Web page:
Tuesday, February 15, 2011

National BIM Standard Needs Help

The building SMART  alliance is asking for help from its members to form what I hope will be the meat of the National BIM Standard.
Check out the call for help on their website here. Anyone can participate, that is if you belong to the building SMART alliance or the National Institute of Building Sciences. Well, I guess you could join if it were real important to you, but it feels more like a membership drive than a true call for help.

2 comments:

Darren Young said...

Speaking on behalf of only myself, while it’s disappointing everything in life isn't free, there's a significant effort and commitment in time and resources behind the National BIM Standard, including collaboration with other efforts national and globally. The costs and time commitment by the individuals participating in the NBIMS effort dwarf any collection of membership fees paid to Nibs or building SMART alliance. These efforts do not come without great costs so let’s try to put this in perspective.


Key to developing a comprehensive standard is a commitment by those participating. By requiring membership, it raises the bar and signals a level of commitment to those who choose to participate. In addition to the membership fees, participation in the NBIMS project has additional responsibilities to ensure a committed and active group, in particular the requirement to vote on all NBIMS ballot initiatives.
This effort is no different than any internal corporate standards committee where the group consists of dedicated and knowledgeable people. It’s not open to everyone to participate when ever or however they choose. Doing so would significantly diminish the overall quality of the end product.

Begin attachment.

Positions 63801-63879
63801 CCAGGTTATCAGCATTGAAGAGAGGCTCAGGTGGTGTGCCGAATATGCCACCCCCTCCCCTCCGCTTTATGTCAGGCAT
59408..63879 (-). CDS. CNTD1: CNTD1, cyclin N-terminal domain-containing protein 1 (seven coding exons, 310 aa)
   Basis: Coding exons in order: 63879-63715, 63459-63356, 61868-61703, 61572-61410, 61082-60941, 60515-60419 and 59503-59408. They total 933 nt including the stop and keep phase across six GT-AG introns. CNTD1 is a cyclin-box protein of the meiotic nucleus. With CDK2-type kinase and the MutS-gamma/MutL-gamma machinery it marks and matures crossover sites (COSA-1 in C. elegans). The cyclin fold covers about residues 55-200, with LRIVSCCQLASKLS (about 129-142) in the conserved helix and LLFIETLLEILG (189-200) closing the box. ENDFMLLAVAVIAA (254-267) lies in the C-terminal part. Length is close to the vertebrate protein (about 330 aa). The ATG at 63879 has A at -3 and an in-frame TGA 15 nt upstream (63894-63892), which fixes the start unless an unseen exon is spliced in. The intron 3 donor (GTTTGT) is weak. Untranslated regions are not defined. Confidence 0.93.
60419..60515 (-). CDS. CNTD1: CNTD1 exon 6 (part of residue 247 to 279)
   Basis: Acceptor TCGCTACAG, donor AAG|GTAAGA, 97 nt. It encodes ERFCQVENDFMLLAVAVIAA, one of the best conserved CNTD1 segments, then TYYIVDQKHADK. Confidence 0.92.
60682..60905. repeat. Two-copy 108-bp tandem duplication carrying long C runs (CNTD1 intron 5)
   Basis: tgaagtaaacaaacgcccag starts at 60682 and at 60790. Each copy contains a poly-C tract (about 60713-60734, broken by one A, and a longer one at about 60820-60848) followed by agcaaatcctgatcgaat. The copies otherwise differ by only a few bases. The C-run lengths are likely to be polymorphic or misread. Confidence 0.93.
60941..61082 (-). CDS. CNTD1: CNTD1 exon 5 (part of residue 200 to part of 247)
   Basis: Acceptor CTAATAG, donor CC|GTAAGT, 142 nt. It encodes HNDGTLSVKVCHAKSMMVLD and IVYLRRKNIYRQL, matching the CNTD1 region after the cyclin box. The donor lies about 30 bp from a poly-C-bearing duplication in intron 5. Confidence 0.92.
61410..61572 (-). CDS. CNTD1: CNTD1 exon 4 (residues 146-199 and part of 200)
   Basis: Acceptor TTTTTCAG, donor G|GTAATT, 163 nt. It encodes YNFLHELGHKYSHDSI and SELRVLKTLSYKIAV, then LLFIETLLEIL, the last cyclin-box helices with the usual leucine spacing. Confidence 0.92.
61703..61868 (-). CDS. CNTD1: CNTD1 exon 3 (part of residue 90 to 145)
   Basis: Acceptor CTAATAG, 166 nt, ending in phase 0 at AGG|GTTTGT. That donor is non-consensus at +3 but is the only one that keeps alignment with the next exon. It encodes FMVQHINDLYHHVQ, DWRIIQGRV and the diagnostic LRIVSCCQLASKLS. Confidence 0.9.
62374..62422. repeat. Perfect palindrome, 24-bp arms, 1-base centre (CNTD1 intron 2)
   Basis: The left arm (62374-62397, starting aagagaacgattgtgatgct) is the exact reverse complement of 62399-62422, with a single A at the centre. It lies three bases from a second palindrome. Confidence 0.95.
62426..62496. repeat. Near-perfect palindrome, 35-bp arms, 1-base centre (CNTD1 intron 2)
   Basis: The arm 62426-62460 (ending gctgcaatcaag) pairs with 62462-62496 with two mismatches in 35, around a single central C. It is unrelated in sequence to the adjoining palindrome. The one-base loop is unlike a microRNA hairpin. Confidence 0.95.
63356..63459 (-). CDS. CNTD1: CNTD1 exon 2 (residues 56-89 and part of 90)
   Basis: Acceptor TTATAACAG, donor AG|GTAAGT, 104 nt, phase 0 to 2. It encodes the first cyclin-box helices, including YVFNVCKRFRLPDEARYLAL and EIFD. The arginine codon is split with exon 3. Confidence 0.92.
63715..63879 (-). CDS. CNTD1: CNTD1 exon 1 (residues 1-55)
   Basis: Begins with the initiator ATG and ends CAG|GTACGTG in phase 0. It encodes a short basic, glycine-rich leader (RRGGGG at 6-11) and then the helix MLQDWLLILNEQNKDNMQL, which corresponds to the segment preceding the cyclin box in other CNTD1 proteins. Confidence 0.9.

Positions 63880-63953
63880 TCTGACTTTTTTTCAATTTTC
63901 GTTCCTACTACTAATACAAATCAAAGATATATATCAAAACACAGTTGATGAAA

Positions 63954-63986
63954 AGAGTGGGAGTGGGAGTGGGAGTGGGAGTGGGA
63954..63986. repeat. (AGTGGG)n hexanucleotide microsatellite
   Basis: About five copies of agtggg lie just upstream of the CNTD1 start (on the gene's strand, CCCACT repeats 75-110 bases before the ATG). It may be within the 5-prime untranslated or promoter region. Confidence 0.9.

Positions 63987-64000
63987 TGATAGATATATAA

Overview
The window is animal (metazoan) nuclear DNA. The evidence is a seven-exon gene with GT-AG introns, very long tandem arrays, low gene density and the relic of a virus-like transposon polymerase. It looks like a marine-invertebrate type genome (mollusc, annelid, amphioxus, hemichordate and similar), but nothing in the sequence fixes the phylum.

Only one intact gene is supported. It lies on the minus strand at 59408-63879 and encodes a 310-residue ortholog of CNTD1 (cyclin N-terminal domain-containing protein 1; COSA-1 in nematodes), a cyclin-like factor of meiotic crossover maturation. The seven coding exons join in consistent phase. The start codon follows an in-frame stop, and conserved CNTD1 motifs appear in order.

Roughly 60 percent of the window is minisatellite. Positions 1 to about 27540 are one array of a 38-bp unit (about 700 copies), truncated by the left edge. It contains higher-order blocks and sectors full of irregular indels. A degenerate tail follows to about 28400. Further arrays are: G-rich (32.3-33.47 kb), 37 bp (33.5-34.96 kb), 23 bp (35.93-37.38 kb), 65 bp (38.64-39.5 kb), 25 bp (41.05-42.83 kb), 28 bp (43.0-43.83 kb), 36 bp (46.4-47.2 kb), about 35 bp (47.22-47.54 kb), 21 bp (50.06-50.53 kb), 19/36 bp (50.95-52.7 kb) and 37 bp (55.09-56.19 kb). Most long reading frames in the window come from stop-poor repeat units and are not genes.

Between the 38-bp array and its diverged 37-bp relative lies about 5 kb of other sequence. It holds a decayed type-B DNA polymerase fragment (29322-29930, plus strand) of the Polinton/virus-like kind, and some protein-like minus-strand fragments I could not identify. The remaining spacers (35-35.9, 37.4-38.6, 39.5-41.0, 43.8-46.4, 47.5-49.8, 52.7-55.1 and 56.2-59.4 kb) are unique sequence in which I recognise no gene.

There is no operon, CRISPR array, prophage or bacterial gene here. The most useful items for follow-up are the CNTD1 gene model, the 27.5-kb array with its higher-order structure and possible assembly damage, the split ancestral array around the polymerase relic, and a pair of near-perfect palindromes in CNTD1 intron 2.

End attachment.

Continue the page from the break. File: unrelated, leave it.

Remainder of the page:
If you take the time to look at the fee structure, I think you’ll find membership in Nibs or the building SMART alliance is very reasonable with most in our industry able to join for a $75 or $150 annual membership. Compared to other industry organizations like the Design-Build Institute of America ($349), US Green Building Council ($300), Lean Construction Institute ($5000) or Fiatech ($10,000), costs to be part of this effort, which can be of meaningful impact on our industry, is less than your typical car rental, air fare or hotel costs associated with any out of town conference you attend.


If anyone has ever referenced or used the National CAD Standard, created/consumed an IFC file, or participated in any project making use of the Consensus Docs forms, you’ve benefited from the work of these groups. Are any of these offerings as robust or comprehensive as we’d like? What have we personally done to contribute and make them better? If one doesn’t feel that a well defined comprehensive National BIM Standard that we all have the opportunity to be part of doesn’t have a return on that investment, I’d certainly recommend and support the decision to join. On the other hand, if like myself, you feel this is an significant and important opportunity with a future huge return, then I’d highly recommend joining. I suspect we’ve all incurred much more significant costs doing nothing more than sitting in meetings in our own organizations for efforts of much less importance.

Todd M. Shackelford said...

Darren,

Well said. I have to admit it. I seriously don't mean to dig here because I believe in BIM standards, but it would be cool if we could just get it done. We have been at it for years with not a hell of a lot to show for it. It just seems like every little bit of help should be welcome.